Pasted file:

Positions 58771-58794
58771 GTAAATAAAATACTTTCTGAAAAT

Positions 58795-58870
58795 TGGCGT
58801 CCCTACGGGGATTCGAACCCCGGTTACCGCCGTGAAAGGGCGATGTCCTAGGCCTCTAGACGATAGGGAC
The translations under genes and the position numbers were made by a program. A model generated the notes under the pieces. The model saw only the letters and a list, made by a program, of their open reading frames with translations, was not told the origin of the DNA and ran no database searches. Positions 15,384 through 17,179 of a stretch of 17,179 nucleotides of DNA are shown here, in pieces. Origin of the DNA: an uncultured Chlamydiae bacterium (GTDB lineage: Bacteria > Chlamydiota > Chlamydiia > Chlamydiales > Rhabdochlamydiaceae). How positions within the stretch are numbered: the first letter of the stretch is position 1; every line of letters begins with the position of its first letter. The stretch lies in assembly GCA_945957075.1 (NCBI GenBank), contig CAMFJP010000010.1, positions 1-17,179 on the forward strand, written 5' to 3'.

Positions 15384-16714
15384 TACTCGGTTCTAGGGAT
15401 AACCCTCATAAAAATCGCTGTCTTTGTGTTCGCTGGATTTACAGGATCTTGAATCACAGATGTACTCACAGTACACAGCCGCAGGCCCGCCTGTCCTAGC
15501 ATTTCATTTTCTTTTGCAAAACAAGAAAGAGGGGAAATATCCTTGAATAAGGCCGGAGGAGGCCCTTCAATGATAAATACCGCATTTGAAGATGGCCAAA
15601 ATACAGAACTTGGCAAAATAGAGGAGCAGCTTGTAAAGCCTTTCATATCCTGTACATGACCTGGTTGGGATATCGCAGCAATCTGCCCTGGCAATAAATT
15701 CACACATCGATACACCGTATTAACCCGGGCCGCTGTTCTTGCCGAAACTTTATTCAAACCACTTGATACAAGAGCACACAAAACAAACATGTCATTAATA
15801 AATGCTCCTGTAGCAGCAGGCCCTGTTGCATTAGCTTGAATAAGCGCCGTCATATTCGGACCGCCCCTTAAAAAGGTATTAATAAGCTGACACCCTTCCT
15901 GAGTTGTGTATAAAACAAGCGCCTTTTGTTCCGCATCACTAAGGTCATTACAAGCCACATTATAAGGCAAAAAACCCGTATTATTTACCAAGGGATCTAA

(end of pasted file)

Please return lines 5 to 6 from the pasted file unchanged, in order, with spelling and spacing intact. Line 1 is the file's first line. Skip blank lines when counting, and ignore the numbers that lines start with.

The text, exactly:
58801 CCCTACGGGGATTCGAACCCCGGTTACCGCCGTGAAAGGGCGATGTCCTAGGCCTCTAGACGATAGGGAC
The translations under genes and the position numbers were made by a program. A model generated the notes under the pieces. The model saw only the letters and a list, made by a program, of their open reading frames with translations, was not told the origin of the DNA and ran no database searches. Positions 15,384 through 17,179 of a stretch of 17,179 nucleotides of DNA are shown here, in pieces. Origin of the DNA: an uncultured Chlamydiae bacterium (GTDB lineage: Bacteria > Chlamydiota > Chlamydiia > Chlamydiales > Rhabdochlamydiaceae). How positions within the stretch are numbered: the first letter of the stretch is position 1; every line of letters begins with the position of its first letter. The stretch lies in assembly GCA_945957075.1 (NCBI GenBank), contig CAMFJP010000010.1, positions 1-17,179 on the forward strand, written 5' to 3'.